KINGSTON — For World War II veteran Frank Steinberg, the Kingston Historical Society’s new project “brings back memories of two fine towns, Kingston and Forty Fort.”
Steinberg, 91, received a copy of “News and Views of Kingston and Forty Fort” at a recent historical society meeting to put with his original version of the booklet, purchased in 1946 while on leave from the European Theatre. He said the new edition is a faithful reproduction of the booklet that was first printed in 1945 and sent to community members stationed overseas during World War II.
The booklet’s pages are full of mid-1940s photos — churches since repurposed or demolished, still-standing institutional buildings including the Kingston Armory and photos of Kingston High School football games. Steinberg said the booklet brings back memories of community members and what he called “old haunts.”
“I remember the policemen, I remember a lot of the teachers,” Steinberg said. “And the movies, the Forty Fort movies and the Kingston movies, you don’t see that much anymore. And places we used to go. Barney’s and Carney’s, and Thomas’ in Forty Fort.”
“News and Views of Kingston and Forty Fort” was the project of four Kingston men who called themselves The ABCD Club — Clint Carey, Sid Pallitz, Tom Edwards and John Feeney. The group wanted to send local service members a piece of their hometown. The book was also available at local stores in the community and given to service member’s families.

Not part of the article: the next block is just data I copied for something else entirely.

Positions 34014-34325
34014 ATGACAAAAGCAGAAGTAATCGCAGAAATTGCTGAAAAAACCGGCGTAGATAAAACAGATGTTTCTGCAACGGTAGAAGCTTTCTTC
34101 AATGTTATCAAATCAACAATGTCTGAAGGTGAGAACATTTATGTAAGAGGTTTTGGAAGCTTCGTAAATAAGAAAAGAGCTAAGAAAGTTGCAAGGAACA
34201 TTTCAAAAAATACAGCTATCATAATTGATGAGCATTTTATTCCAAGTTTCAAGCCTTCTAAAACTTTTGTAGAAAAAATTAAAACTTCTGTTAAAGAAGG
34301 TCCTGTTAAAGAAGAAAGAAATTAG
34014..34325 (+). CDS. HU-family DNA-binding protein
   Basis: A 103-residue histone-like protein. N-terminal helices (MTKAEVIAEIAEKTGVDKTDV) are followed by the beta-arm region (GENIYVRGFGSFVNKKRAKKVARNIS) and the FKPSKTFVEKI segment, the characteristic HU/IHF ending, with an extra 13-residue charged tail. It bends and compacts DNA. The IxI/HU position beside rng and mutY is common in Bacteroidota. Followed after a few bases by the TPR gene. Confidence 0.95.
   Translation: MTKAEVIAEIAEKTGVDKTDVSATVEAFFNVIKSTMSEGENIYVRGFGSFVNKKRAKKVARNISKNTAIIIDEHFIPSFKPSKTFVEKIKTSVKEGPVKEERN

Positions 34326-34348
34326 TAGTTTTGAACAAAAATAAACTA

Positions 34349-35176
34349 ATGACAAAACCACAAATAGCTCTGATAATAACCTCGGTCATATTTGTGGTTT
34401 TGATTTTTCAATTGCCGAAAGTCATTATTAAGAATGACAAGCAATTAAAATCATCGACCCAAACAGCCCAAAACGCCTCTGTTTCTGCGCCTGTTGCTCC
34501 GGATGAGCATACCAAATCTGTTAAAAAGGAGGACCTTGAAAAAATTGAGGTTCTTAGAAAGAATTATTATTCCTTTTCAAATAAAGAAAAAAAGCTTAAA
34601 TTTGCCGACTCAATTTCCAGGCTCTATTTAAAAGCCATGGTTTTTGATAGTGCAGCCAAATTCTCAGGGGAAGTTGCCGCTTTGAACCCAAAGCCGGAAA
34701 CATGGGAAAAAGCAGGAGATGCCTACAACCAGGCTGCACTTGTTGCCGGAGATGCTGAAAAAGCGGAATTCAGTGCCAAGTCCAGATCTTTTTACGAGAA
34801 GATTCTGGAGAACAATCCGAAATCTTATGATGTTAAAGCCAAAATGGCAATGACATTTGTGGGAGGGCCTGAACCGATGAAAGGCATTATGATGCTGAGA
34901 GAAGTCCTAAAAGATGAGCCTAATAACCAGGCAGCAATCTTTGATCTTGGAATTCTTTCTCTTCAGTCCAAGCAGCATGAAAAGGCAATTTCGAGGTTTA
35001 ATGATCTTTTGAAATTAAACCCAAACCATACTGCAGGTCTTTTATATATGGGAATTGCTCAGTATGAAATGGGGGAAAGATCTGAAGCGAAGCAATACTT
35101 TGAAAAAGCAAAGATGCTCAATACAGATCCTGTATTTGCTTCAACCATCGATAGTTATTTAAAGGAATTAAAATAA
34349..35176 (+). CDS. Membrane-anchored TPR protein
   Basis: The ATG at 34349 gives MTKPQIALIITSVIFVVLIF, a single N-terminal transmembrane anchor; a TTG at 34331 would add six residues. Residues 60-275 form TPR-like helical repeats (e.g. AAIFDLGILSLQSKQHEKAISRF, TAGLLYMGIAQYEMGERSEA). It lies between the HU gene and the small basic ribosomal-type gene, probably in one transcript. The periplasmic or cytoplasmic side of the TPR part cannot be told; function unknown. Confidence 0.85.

“A group of men sitting around in a barber shop one day decided they wanted to do something to give to all of the servicemen so they could remember what they had at home,” said Kingston Historical Society Vice President Isabel Pisaneschi. “Why they were fighting, why they were over in Europe. Looking back, I’m not sure that was a good idea, to make them homesick.”
Members of the historical society want to do something for those service members too — they’re selling reprinted copies of the booklet for $5 (plus $2 if shipped) to raise money for a new, modest Kingston WWII memorial to hang inside a location to be determined.
The original memorial stood in front of Kingston’s Hoyt Library and displayed 2,500 names of WWII service members from the borough. The plans for the memorial called for marble, but paper was used due to budgetary constraints. The monument was torn down in the mid ’60s after the elements rendered it inadequate. The names listed weren’t preserved, so the historical society is piecing the list back together through historical documents including letters and newspaper articles.
“We got the first 1,500 very easily, but the next 1,000 is going to take some work,” Pisaneschi said. “We’re getting there.”
The society also receives names from the families of veterans at events like its recent lunchtime pop-up shop at Pierce Street Deli. The society plans to be at the deli’s 517 Pierce St., Kingston location again from 11 a.m. to 2 p.m. Dec. 8, selling copies of “News and Views of Kingston and Forty Fort.” Those who can’t make it Dec. 8 can purchase a book by emailing [email protected] or calling 570-239-5040.